Several weeks prior to noticing the flock perched in the parking lot tree I’d been on the lookout for the feathery thieves. I knew they were in the area because members of online bird groups had been posting photos of cedar waxwing sightings. Waxwings usually stop by our property to devour our mulberry and loquat crops but this year the mulberries and loquats are a little late, which is probably why they had not yet arrived.


Because these social birds feed in flocks that often number in the hundreds, they prefer fruitful locations where they can fill their bellies fast and furiously. Blueberry and strawberry farms suffer when waxwings settle in for an afternoon of feasting. Loud noises, owl decoys, recordings of hawk calls and even shotgun pellets do little to deter these determined devotees of plucking ripe fruit off bushes, vines and trees.

As I stood in the middle of the Publix parking lot leaning against my car and watching the birds, I wondered what they were after. The sparse plantings of scrubby oaks in the parking lot held no bounty of berry or fruit. Without an immediate source of food, the birds were either using the tree as a rest stop in between bouts of feasting nearby or as a fly-by roost en route to greener pastures elsewhere.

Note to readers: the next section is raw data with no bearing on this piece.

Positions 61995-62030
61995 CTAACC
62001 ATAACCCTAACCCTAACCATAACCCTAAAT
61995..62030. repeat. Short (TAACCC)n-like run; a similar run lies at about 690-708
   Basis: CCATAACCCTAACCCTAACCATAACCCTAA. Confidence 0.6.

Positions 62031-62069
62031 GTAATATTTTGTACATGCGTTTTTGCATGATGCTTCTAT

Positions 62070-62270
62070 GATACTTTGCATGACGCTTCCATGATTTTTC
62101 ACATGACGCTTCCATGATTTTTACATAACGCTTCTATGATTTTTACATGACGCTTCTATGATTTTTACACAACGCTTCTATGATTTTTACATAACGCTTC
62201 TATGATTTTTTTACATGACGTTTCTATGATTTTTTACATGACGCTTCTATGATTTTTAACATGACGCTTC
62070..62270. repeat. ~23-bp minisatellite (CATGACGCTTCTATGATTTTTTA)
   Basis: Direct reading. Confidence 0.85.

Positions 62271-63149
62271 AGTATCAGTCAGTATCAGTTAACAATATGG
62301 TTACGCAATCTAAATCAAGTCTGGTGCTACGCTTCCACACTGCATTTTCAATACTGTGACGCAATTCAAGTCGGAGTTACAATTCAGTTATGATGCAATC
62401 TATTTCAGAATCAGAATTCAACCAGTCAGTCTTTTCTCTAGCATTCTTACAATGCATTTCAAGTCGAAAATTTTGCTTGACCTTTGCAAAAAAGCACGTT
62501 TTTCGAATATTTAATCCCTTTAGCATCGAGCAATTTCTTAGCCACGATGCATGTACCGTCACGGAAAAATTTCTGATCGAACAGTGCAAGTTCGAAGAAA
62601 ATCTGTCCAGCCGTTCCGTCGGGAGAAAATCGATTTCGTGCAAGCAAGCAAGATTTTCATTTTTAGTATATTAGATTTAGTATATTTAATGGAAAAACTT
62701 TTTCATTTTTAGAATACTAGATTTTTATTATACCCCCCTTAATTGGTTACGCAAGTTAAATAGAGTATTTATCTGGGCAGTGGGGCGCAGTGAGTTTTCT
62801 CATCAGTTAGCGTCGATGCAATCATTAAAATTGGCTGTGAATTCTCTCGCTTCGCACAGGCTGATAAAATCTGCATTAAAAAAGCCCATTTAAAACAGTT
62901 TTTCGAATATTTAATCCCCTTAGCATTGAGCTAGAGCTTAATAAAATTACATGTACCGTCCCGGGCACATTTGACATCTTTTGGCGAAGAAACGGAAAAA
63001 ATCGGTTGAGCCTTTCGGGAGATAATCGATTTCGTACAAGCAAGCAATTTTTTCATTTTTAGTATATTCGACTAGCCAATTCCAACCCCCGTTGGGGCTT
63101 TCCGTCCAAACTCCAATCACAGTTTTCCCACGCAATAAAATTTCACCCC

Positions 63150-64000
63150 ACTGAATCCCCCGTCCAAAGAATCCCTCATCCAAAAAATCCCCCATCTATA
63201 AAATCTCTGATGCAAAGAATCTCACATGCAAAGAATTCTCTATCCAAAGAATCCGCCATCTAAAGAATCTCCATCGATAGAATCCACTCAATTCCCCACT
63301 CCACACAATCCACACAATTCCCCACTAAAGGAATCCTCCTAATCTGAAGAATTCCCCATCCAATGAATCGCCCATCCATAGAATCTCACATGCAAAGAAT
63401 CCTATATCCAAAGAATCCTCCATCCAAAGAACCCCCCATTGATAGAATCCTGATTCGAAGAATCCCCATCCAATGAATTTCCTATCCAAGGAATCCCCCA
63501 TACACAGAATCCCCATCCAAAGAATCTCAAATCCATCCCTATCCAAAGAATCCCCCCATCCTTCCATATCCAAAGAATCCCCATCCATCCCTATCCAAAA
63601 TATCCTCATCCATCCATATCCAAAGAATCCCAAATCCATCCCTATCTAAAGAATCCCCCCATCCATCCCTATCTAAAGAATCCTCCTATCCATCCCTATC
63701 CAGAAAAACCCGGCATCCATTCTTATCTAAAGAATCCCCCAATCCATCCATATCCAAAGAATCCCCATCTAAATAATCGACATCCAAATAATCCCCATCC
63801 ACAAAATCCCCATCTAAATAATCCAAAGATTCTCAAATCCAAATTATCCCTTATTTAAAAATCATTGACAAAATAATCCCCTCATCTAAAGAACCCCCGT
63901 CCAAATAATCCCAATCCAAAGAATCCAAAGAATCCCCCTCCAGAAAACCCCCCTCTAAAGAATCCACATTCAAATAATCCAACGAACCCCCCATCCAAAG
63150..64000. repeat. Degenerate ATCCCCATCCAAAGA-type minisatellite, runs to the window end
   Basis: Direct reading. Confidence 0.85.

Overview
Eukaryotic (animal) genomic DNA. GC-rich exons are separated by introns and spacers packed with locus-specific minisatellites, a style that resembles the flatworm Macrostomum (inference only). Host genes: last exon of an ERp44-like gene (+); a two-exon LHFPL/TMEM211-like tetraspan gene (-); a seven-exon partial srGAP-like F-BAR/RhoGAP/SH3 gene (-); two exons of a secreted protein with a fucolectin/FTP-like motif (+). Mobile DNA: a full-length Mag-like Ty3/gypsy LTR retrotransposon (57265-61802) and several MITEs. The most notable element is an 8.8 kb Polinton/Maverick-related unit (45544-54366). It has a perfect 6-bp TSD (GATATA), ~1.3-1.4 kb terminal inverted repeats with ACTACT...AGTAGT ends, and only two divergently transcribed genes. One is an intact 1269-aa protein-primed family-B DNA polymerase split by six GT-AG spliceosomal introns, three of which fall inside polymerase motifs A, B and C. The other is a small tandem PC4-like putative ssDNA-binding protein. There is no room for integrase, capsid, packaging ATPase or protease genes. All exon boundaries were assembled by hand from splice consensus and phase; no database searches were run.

As amazing as it was to observe such an incongruous spectacle - hundreds of chattering waxwings perched on the uppermost limbs of run-of-the-mill parking lot trees – I was more amazed by what little attention they garnered. Even with the birds squawking away and me making a spectacle of myself in the parking lot leaning against the car to take pictures, I saw no one else looking up at the birds or asking what I was photographing.